The New Compensation Directive: The Good, the Bad, and the Ugly

In light of the new OFCCP compensation Directive released on Friday August 24, 2018, DCI has done a deep dive into the specifics outlined in the Directive as well as the accompanying FAQs.   Although this Directive appears to be more transparent than 2013’s Directive 307, there are components that are still leaving experts on pay equity scratching their heads.  It will be interesting to track OFCCP practices during compliance reviews going forward to see how the Directive is interpreted in the field.

Below is our summary of the aspects of the Directive that are helpful to the contractor community and pay equity enforcement, the “bad” aspects for contractors, and other “ugly” questions in the aftermath of a new Directive.

The “Good”

The “good” attributes are marked by OFCCP transparency in how its statistical models are being approached in pay equity enforcement and the application of tried-and-true Title VII standards related to pay equity analyses.  They include the following:

  • OFCCP clarified that they will analyze base pay, total compensation, and each component of pay separately in a desk audit.  Although DCI believes that in many situations a ”total compensation” analysis is NOT useful for regression analytics (how do you accurately regress the same factors on different components of pay?), conducting an analysis on each component of pay separately at the desk audit stage is a practical way to start mirroring how pay works.
  • OFCCP clarified that they would allow for market data to be a variable in a regression model if job title is not being controlled for in the regression.  This is good news for contractors that have clear market-based information defining how they pay their employees in a manner that is consistent with their compensation systems.
  • The Directive allows for age as a proxy for prior experience during the desk audit stage of the review. However, OFCCP specifically stated that they will seek actual prior related experience to include in the model after the desk audit phase.  Considering most contractors do not have that data readily available in the HRIS or ATS, this is going to be a tall order. 
  • The agency will allow for squared terms in a regression model when appropriate.  If you are not familiar with squared terms, this is a way to account for situations where time variables are not linear (e.g. salary compression may occur with time and company).  Time in an organization is not always linearly rated with pay outcomes, but the squared term in a regression model may be appropriate in some situations.
  • The Directive and FAQs give contractors the flexibility to submit certain types of compensation data if there is concern over confidentiality in providing data.  Specifically, OFCCP states that if the contractor has a concern with information such as lists of employee names, reasons for termination data, or pay data, then alphabetic or numeric coding or the use of an index of pay and pay ranges are acceptable for the purposes of a compliance evaluation.  (Author note: Did OFCCP just say that contractors do not have to submit actual compensation data during a desk audit? If so, how could OFCCP even do a desk audit review of compensation?). Regardless, contractors must provide access to compensation data onsite.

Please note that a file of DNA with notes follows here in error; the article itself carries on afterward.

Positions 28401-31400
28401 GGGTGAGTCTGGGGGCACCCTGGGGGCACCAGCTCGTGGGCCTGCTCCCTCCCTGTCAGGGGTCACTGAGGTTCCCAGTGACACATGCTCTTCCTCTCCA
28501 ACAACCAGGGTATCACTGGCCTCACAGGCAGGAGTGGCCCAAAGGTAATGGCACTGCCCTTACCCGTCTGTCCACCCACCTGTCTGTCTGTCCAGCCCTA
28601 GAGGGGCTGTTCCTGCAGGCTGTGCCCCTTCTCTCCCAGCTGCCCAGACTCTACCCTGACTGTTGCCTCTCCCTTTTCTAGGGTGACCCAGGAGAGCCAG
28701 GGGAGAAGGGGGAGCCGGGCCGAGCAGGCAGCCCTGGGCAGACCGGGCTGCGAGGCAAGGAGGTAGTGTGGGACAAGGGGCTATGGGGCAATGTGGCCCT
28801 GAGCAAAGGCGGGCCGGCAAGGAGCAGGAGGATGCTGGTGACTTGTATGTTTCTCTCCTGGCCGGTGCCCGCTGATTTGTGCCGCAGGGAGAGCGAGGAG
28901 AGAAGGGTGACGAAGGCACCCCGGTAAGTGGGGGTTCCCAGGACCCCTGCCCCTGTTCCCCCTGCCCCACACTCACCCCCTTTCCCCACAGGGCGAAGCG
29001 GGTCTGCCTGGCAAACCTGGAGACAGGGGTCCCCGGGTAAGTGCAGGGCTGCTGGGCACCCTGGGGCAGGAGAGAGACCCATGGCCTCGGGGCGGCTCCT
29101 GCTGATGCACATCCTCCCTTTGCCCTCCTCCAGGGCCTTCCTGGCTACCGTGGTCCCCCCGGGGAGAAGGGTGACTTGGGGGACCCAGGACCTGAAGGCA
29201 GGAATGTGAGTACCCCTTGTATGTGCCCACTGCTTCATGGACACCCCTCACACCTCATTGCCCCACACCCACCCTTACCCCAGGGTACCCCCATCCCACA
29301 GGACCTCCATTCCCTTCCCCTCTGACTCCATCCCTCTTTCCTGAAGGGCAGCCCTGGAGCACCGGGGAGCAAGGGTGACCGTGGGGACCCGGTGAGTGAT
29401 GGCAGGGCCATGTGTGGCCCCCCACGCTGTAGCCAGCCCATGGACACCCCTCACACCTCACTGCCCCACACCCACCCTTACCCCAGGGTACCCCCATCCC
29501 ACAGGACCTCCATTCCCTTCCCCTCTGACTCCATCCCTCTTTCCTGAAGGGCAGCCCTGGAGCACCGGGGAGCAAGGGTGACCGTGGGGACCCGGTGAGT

• The Directive clarifies that in disparate treatment pattern and practice cases of compensation discrimination, anecdotal evidence is required in conjunction with statistical significance (with the exception of cases where statistical indicators are overwhelming).  Contractors will welcome this interpretation of Title VII standards.
  • The Directive clarifies that in a disparate impact case, OFCCP must identify the individual compensation policy or practice that caused the disparity and provide the contractor with an opportunity to justify that practice by demonstrating that it is job related and consistent with business necessity.  The key here is that if the allegation is disparate impact, OFCCP is obligated to identify the individual compensation component.  (Author note: It is of our opinion that OFCCP cannot use the disparate impact claim on “base pay” due to the fact that it isn’t an individual compensation decision but a culmination of many pay decisions over the course of an employee’s tenure).
  • The Directive also clarifies that OFCCP will analyze race/ethnicity in the regression model by creating separate dummy (or vector) codes for each group.  Meaning, OFCCP will not conduct a minority to non-minority analysis.  In addition, the reference group for racial or ethnic comparisons will be the group with the highest average salary (as long as that group has at least five employees).  This allows for transparency for contractors that are conducting proactive analytics on the approach that should be taken when examining racial/ethnic subgroups in their regression analysis.
  • The Directive clarifies that pay analysis groups need to be at least 30 employees in size.  This is good to know considering DCI has experienced audits and NOVs where OFCCP conducted regression analyses on pay analysis groups with fewer than 30 employees.
  • The Directive clarifies that OFCCP recommends a 10 to 1 employee-to-variable ratio for regression analytics.  If it exceeds that ratio, OFCCP may argue that the model is saturated. While we appreciate the clarification on the employee-to-variable ratio, context matters. If OFCCP conducts a PAG analysis and needs to control for structural variables to control for similarly situated status via regression (and it exceeds the 10 to 1 ratio) all bets are off.